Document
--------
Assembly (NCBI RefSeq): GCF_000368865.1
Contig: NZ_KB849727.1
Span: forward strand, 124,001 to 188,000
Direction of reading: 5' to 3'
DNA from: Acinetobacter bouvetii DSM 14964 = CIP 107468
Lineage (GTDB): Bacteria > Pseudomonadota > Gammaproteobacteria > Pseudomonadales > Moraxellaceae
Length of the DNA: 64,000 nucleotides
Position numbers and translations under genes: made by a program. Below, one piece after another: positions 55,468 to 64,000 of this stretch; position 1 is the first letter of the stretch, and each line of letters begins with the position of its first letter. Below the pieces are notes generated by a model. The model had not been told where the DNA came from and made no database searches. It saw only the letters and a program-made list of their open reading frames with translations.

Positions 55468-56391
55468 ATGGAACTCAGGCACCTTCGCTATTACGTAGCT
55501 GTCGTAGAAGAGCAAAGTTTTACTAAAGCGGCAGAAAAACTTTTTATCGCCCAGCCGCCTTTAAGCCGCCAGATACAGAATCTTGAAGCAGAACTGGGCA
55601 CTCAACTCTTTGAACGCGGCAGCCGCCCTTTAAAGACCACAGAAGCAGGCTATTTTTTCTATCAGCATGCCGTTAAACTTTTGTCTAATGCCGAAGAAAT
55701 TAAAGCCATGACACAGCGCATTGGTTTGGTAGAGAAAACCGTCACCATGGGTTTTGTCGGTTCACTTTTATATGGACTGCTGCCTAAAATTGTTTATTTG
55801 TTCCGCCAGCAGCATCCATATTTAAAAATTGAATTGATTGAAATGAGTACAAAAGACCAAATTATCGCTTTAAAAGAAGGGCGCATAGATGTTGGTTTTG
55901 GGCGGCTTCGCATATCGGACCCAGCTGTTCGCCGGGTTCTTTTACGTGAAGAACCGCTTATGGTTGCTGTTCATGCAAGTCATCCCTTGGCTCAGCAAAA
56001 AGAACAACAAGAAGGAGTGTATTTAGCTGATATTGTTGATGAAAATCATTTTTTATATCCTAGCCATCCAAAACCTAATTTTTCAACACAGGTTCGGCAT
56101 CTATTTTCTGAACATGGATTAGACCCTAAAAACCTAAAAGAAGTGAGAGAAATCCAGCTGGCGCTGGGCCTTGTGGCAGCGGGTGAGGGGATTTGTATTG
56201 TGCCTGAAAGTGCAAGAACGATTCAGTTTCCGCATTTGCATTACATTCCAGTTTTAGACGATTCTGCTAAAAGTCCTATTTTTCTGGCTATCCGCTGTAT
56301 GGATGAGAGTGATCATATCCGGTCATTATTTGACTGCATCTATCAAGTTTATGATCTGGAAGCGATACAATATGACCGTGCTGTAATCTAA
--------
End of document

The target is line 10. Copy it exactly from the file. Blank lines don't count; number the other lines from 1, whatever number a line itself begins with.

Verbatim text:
55468 ATGGAACTCAGGCACCTTCGCTATTACGTAGCT